Re: Who Should Live?

Michael S. Lorrey (
Thu, 18 Mar 1999 11:35:05 -0500

Billy Brown wrote:

> J. R. Molloy wrote:
> > No biggie, I just meant that overpopulation presently (not in the future
> or
> > the imagination) constitutes a problem which humans will need to solve
> > _before_ putting hundreds of millions of people into suspension.
> Why? Contrary to the beliefs of the Club of Rome, we have yet to face any
> significant shortage of resources. Suspending people who can pay for it
> simply creates another industry - and it isn't going to be any bigger than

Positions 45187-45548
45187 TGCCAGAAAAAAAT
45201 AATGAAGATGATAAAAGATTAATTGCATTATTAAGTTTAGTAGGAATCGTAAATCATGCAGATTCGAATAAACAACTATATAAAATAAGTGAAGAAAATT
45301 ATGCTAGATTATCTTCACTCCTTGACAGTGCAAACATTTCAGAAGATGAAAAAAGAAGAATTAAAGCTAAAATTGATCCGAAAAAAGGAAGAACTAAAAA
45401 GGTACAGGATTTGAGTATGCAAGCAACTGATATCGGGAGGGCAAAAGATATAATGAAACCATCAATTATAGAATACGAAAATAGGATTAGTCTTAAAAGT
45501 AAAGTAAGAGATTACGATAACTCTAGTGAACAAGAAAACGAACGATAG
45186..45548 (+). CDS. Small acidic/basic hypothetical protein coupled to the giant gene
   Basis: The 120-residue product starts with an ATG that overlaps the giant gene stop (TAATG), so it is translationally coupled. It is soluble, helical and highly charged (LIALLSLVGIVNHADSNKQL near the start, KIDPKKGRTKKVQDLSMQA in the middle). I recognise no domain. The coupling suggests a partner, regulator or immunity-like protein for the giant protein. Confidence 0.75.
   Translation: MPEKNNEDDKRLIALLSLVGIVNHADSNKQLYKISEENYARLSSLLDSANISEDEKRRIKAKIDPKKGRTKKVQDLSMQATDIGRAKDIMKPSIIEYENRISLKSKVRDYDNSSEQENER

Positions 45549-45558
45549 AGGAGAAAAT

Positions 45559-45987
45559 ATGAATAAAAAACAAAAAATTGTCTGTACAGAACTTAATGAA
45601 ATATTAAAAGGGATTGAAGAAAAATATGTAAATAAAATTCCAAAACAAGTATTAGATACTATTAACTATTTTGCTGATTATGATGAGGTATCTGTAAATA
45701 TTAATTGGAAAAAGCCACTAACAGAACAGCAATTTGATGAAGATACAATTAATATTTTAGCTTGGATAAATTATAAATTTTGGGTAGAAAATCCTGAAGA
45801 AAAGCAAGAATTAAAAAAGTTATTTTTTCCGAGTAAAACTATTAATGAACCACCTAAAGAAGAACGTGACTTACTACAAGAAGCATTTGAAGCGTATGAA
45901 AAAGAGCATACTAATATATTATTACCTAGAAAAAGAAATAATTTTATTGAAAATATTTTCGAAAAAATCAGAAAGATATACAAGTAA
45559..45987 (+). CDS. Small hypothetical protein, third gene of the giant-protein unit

> cosmetics, or tobacco.

Here's a way to do both: When a person reaches retirement age, they can be offered double their benefits if they undergo suspension immediately. Thus you remove an existing drain on the economy, deferring the liability and allowing the invested assets to grow the economy to a point where all can live in techno-paradise.

> > So, cryonics doesn't matter as much as addressing the issues of who should
> > live, which has the potential to ignite a global conflagration as
> desperate
> > humans compete for longer lives.

All should live. As the assets of those under suspension accrue interest and grow the economy and technology, the money will become available to develop mass launching systems, terraforming of Mars, reviving everyone, and cheap nanotech based health care and food production. The more people who are retired in suspension, the less money is wasted by unproductive individuals lifestyles.

Mike Lorrey